Fuel crisis pushes power shortfall beyond 7,000MW
LAHORE: The electricity shortfall hit alarming proportions on Saturday, shooting beyond the 7,000MW mark — around 40 per cent of the demand — as a fuel crisis threatened to partially disable virtually all power plants.
Insiders put down the crisis to mismanagement, brushing aside talk of capacity constraints.
The oil-, gas-, hydel and nuclear-based plants all suffered because of various reasons, forcing the Pakistan Electric Power Company to resort to 10 hours of loadshedding on the urban feeders. And no one knew about the situation in rural feeders.
The crisis is feared to worsen in the next few days because smaller IPPs — Saif and Orient — have already shut down their plants. The production of Kapco and Guddu dwindled to less than 30 per cent of their capacity as they do not have oil to run plants at full capacity and the Chashma Nuclear Plant-II tripped due to some technical reasons. Both nuclear plants are now offline, creating a cumulative deficit of 700MW.
Even Hubco (1,200MW), which was running at full capacity till Saturday afternoon, warned the Pepco management that it would not be able to hold generation for the next 36 hours because of low oil supplies. On the hydel front, water releases from dams have already been reduced and average contribution on Saturday dropped to 4,000MW against a capacity of 6,500MW.
Expressing helplessness in the face of the crisis that is simply beyond their capacity, Pepco officials maintain: “There is no gas for the power sector, there is no fuel, there is no water and not even nuclear power, how could Pepco generate electricity to keep supplies smooth. On Saturday, the company received only 16,000 tons of oil against a requirement of over 30,000 tons.”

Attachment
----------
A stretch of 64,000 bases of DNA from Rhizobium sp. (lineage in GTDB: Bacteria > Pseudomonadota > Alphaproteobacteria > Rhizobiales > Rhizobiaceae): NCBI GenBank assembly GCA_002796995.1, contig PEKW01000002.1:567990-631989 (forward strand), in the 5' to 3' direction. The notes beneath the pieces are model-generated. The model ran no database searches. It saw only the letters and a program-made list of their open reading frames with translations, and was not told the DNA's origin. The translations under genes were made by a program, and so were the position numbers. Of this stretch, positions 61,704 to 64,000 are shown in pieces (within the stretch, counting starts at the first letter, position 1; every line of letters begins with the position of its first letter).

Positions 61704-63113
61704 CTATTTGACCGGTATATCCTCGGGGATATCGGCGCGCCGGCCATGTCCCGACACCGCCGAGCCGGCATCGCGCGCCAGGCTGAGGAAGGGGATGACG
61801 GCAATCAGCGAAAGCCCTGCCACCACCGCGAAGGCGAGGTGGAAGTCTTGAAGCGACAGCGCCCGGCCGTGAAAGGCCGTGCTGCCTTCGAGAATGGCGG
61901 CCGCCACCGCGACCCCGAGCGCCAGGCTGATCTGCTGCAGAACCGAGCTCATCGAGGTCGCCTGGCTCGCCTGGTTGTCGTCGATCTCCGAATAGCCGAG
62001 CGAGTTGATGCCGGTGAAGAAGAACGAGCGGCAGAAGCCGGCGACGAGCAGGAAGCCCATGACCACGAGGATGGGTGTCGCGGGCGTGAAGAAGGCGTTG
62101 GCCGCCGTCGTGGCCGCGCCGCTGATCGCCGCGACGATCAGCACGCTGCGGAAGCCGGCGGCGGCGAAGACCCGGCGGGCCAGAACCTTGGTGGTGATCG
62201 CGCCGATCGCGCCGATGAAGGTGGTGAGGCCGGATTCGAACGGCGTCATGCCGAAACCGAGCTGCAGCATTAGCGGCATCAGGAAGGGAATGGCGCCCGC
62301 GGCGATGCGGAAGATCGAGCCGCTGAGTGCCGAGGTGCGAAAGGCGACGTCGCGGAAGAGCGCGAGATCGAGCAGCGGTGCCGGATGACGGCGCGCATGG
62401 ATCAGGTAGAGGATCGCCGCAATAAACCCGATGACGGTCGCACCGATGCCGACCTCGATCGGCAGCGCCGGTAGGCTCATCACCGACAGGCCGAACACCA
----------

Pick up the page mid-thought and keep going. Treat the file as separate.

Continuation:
It is a total panic in the company right now, says a Pepco official.
On Saturday, Pepco had planned a deficit of 5,000MW and sounded distribution companies accordingly. Manoeuvring that kind of shortfall without popular reaction takes guts and skills. The deficit, however, spiked beyond the totally unmanageable 7,000MW mark by the evening as more and more plants started going out of operation, he conceded.
The only thing company could do was to arrange some money and pay off some of its debts. That was what it was scrambling to do by Saturday night. But the money it can arrange from its own resources is peanuts given the amount of circular debt.
The crisis is not expected to go away as Pepco cannot do two things – pay for fresh fuel supplies and also clear the debts – at the same time, he claimed.
“Some 30 smaller IPPs would progressively go off line in the next few days if Pepco and the federal government do not do something drastic,” says the owner of a smaller IPP near Lahore. It is not only fuel but the supply pattern that create problem for our operation. If Pepco supplies fuel for two days and keep us without oil for the next five days, operational risks for plant increase. The plants now face three issues – oil payments, capacity dues and oil supply pattern. The first two accounts are now literally costing hundreds of billions of rupees and payments are ballooning by the day, making survival of these plants impossible. If all of them allowed to go offline, they would cause a cumulative loss of around 3,000MW to the system, he warned.